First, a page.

Tea tree | Leptospermum scoparium

The tea tree (Myrtaceae) is native to Australia where it grows as an evergreen shrub or small tree. The small needle-like leaves are very aromatic and are used by the Aborigines to make tea. The tea tree usually flowers in spring but in a conservatory it already starts flowering in late winter. There are a large number of varieties: as well as the white-flowering varieties, there are also pink and red-flowering varieties with single or double flowers. It needs a warm, sunny position in rather acid soil and regular watering. The soil must never be allowed to dry out or become waterlogged. Use only soft water to water the plant. Apply a rhododendron fertilizer every 14 days.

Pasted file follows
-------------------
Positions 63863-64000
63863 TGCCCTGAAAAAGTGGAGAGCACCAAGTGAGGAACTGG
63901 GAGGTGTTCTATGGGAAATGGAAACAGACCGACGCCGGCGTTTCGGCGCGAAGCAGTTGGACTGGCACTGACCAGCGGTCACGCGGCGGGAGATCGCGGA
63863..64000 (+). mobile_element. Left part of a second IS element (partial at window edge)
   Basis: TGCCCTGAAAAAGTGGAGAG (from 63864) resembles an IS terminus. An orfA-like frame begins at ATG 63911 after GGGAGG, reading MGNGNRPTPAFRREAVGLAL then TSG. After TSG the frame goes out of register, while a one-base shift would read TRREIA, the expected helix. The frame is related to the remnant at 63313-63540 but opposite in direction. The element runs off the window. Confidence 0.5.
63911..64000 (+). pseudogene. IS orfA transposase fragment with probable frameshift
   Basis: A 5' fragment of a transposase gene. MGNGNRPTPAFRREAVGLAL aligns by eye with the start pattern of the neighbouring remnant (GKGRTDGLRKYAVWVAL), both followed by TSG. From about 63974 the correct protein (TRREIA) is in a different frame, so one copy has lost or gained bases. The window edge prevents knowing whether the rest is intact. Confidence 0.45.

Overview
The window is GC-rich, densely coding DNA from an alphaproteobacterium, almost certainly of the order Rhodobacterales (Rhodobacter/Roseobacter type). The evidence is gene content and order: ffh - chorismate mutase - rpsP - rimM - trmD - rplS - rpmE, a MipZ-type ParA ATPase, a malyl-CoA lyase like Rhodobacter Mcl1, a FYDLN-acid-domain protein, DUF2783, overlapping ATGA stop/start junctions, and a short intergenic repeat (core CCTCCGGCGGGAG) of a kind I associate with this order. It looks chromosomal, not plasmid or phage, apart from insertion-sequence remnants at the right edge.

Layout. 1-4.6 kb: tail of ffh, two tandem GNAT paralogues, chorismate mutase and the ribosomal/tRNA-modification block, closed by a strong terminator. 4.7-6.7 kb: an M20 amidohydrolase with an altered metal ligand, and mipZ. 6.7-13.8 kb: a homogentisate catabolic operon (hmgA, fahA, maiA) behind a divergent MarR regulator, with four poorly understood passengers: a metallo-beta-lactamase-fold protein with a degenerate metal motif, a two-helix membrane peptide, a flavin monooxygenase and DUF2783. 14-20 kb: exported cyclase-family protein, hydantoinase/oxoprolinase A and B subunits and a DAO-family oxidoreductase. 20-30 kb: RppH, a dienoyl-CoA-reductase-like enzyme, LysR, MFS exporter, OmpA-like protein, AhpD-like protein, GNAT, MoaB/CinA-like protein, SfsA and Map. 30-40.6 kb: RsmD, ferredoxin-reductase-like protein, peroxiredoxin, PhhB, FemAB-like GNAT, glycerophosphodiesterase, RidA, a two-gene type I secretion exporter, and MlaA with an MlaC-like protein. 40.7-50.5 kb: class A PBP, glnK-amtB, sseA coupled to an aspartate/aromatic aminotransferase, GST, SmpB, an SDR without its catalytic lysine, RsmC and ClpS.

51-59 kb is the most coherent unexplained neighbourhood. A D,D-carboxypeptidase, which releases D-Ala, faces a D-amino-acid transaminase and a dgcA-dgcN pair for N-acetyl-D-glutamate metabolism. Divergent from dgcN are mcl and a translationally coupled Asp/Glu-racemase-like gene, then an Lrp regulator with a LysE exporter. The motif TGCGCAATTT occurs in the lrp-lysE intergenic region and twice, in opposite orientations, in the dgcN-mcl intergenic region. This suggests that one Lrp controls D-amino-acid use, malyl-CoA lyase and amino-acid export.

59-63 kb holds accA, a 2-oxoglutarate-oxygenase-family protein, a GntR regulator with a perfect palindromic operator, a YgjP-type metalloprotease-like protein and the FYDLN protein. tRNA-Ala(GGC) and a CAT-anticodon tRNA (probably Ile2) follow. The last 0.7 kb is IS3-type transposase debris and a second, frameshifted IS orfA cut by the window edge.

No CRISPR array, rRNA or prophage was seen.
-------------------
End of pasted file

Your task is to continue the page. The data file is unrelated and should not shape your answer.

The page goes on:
Large specimens can be cut back after flowering. In winter the plant should be moved to a light, well-ventilated room with a temperature of 10° C (50° F) to ensure the prolific formation of buds. Water sparingly during the winter. It is propagated from cuttings and young plants should be pruned several times.

13. September 2014 by Dave Pinkney
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